As audiences continue to decline for many arts organizations, a growing number of nonprofits are exploring the idea of community engagement as a way to attract new patrons and thrive in a changing economy.
Fortunately for Los Angeles' Cornerstone Theater, the concept is hardly new. Founded nearly 25 years ago, Cornerstone has long been producing plays that tell the stories of California communities, from Eureka to the Imperial Valley, by involving community members in the creative process. It's a successful model that is getting increased attention from other arts organizations.
"There are certainly more and more companies and artists taking this approach, from many different perspectives, in theater and other disciplines," said Artistic Director Michael John Garcés. A changing economic paradigm, he notes, is only one factor in spurring more mainstream theaters to reconsider their practice. The other is a desire to engage audiences at a more authentic level.
"I hope that you will begin to see it across the board, as people realize that it is healthier and leads to deeper relationships with audience — not to simply consider them 'audience.' We have to find better economic models for the structures of our companies, as the current, outdated ones aren't working. I think that the future is in engagement."
Most Cornerstone productions are community collaborations. Company artists immerse themselves in the specific communities where they're developing plays, creating a performance that combines professional actors with local residents. By working closely with these communities, they develop works that are informed by local issues, such as race, class, faith, poverty, human rights or social justice.
(Currently, for example, Cornerstone is collaborating with the Los Angeles neighborhood of Watts on The Unrequited (Between Two Worlds),
which opens in May.)
The resulting plays — either new works or adaptations of classics — are then performed in a local venue — sometimes in a theater, but more often in a nontraditional venue like a school auditorium. Admission is on a pay-what-you-can basis, exposing many attendees to an art form they may never have seen before.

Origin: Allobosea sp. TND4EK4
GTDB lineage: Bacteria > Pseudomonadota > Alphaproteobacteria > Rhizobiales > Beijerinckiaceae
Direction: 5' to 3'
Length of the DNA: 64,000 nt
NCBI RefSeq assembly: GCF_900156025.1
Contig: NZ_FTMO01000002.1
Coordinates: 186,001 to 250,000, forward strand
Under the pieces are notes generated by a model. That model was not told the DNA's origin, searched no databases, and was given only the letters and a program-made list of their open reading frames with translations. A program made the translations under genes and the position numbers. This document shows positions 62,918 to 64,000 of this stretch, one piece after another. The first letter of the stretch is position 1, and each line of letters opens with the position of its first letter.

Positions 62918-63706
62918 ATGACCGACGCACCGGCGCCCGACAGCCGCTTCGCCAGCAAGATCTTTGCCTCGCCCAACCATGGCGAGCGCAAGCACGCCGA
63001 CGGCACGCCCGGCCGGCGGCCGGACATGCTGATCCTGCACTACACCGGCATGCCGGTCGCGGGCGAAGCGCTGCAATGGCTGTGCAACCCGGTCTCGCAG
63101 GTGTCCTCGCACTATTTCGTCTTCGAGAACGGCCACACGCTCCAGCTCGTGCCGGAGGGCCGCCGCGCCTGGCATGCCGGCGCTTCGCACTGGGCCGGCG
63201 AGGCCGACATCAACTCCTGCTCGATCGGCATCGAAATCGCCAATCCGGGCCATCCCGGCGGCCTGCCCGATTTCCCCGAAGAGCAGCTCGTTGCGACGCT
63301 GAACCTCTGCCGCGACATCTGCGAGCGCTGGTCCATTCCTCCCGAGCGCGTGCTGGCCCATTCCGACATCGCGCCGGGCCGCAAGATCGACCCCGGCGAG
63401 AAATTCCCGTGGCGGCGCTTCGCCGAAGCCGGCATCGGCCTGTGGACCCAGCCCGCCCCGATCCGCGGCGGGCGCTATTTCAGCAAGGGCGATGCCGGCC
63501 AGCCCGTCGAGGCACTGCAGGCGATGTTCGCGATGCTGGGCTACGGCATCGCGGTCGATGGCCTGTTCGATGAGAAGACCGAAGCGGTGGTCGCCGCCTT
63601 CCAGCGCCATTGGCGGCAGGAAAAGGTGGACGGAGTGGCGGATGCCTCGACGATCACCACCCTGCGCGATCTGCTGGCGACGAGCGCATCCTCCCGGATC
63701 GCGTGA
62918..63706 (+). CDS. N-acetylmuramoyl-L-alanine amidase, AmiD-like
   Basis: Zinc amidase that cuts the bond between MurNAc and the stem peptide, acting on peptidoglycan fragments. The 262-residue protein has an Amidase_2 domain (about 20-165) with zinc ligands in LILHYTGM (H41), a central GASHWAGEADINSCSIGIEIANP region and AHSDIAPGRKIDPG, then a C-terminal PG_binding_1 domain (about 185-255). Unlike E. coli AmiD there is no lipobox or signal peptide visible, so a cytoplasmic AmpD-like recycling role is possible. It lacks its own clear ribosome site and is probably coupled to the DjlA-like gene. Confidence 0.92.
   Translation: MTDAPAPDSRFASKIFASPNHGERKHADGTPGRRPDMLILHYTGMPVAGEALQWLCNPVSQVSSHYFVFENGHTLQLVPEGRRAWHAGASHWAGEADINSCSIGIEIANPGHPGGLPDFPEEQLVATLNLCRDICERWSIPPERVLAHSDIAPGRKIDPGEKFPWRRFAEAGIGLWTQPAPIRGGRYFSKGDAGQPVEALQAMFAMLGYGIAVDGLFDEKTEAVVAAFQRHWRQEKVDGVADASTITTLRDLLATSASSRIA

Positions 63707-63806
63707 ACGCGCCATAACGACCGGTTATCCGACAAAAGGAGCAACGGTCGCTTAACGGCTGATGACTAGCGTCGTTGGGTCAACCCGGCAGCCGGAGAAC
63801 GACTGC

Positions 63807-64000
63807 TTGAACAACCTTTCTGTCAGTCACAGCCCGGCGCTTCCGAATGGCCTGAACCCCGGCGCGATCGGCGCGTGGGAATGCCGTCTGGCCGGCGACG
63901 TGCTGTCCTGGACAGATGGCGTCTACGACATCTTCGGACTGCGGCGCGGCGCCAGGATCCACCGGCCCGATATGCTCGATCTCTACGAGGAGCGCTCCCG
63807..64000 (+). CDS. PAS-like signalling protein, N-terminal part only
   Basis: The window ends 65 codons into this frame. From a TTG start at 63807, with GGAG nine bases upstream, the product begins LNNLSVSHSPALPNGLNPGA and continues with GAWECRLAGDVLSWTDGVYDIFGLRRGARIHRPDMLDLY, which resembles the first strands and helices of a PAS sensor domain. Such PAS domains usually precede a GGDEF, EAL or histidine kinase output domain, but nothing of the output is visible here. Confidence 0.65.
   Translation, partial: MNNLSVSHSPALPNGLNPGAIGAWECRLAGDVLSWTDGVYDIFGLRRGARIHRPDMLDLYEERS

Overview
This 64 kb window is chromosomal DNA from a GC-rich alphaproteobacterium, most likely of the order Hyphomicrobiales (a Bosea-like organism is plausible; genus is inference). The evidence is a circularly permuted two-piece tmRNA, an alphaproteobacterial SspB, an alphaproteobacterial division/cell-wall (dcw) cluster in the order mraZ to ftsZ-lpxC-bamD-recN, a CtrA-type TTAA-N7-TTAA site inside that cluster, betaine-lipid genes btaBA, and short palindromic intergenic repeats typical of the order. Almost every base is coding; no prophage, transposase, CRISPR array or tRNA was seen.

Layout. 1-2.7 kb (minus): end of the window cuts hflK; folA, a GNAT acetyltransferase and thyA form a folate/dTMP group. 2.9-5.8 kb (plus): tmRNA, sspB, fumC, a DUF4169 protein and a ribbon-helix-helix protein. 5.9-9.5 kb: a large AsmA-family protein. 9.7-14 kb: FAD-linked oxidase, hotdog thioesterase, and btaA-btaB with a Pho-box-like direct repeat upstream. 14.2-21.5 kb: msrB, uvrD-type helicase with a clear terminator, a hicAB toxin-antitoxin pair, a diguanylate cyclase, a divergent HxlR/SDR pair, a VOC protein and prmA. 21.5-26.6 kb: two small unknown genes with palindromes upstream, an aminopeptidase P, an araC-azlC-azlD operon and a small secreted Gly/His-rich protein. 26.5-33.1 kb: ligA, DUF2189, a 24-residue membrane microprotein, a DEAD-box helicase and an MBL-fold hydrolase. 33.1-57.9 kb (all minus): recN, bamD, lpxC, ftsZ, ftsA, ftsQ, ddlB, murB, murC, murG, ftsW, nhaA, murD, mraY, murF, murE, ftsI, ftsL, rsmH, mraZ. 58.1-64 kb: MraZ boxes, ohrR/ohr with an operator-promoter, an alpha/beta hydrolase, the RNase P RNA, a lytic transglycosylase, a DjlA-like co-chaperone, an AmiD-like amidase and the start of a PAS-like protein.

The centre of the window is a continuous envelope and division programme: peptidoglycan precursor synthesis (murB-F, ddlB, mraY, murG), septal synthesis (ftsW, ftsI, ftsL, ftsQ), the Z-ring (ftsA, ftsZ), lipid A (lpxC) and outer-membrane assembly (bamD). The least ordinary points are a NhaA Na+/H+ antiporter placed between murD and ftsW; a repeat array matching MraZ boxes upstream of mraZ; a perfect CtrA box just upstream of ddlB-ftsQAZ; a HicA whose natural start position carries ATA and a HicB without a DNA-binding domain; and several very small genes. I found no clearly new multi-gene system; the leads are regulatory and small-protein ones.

The company is currently working in collaboration with Teatro Jornalero Sin Fronteras, a traveling theater troupe made up entirely of day laborers. The troupe, created by the National Day Laborer Organizing Network, presents original short plays about the struggles of living and working as a day laborer without documentation in Los Angeles. Since 2008, the troupe has performed at job centers and work sites all over greater Los Angeles, for more than 3,000 fellow day laborers.
The concept of community storytelling has been a consistent theme for Cornerstone since it was established in 1986 by Director Bill Rauch and playwright Alison Carey. The company has been supported by the Irvine Foundation since 1992. Current funding supports the Cornerstone Institute, which offers summer residencies and two-day intensive workshops that teach the Cornerstone approach to outsiders in hopes of spreading the model to other communities.
In the institute's Summer Residency program, Cornerstone artists and students live in the community to tell the stories of local residents and involve them throughout the production process. Recent productions have been held in Eureka, Holtville (Imperial County) and the Los Angeles neighborhood of Pacoima. This summer's eighth annual residency will present a play in the Fresno County town of Fowler from August 11 to 13.